And then there were the times that we had them for dinner. It happened very rarely, but it always felt a bit decadent when we did. It was such a deviation from the normal type of evening meal in our house, and seemed so casual and care-free by comparison.
I can only imagine that it represented a much-needed break in the routine for Mom, given the amount of cooking she did all the time.
The few times I did actually have pancakes for breakfast as a young person occurred away from home and left an indelible memory. My dear Aunt MJ would on occasion take us to IHOP as a special treat for breakfast or brunch.
It was there that I first heard of buckwheat pancakes, since she’d order a stack for herself every time we went. She loved IHOP and was a loyal customer just because of those specialty pancakes. And over time, I came to love them as much as she did.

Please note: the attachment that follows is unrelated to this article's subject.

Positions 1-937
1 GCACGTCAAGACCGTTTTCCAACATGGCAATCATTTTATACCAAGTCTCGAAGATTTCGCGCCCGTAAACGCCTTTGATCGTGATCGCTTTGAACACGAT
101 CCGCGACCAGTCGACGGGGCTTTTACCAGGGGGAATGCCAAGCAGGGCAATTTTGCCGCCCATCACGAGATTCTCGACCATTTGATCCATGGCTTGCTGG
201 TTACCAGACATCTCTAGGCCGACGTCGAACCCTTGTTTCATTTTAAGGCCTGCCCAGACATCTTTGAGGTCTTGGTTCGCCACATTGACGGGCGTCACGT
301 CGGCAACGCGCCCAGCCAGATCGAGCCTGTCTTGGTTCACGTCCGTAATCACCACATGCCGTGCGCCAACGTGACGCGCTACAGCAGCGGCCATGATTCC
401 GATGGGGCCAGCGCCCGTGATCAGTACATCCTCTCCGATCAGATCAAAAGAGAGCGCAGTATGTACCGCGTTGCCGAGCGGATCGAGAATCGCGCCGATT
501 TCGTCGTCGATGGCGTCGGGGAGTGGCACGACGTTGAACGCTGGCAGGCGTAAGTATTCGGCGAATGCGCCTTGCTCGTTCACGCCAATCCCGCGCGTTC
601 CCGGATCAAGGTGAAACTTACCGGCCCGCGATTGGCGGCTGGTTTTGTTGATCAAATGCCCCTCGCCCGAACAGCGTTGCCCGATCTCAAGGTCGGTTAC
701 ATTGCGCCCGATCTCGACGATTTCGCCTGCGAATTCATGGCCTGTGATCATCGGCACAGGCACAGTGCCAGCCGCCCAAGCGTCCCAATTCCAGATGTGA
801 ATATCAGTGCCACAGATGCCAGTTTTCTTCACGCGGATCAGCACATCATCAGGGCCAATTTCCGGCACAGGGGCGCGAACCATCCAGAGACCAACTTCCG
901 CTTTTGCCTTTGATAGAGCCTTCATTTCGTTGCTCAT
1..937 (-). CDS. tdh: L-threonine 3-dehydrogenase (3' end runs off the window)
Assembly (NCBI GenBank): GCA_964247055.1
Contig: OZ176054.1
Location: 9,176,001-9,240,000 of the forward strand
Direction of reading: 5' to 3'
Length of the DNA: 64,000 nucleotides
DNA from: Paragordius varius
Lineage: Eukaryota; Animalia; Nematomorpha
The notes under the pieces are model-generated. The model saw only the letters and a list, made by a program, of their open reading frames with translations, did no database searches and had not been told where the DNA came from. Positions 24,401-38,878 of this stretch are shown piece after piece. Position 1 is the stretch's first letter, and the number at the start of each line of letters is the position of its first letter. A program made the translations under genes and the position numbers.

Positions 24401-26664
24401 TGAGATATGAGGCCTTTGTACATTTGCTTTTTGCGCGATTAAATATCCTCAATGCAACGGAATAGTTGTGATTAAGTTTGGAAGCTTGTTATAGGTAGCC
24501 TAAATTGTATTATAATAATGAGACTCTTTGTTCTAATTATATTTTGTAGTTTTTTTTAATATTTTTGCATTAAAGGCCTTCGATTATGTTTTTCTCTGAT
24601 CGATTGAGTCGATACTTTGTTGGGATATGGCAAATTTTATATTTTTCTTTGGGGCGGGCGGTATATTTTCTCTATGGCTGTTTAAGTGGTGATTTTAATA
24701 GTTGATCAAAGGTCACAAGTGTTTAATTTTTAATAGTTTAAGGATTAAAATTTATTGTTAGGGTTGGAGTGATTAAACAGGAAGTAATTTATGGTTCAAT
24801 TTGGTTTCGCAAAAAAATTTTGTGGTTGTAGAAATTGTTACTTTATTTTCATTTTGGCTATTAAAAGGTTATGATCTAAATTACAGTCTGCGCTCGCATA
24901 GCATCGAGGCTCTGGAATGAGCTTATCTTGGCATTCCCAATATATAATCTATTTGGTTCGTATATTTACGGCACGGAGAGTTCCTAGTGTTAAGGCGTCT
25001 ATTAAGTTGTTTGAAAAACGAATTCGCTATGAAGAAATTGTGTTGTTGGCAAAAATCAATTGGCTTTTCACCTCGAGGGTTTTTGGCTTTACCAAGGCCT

Now let me explain a little about buckwheat. To begin with, it is not even wheat at all, but a relative of the rhubarb family, so buckwheat flour happens to be naturally gluten free for those with celiac disease or gluten intolerance. (Be sure to check for products that are labeled as gluten free, since some brands contain wheat flour).
Second, it has double the protein content of regular pancake flour, which is probably because it comes from a fruit seed; seeds are incredibly nutrient- dense, protein-packed little foods.
And third, it’s also an excellent source of fiber, unlike the white flour usually used in pancake mixes.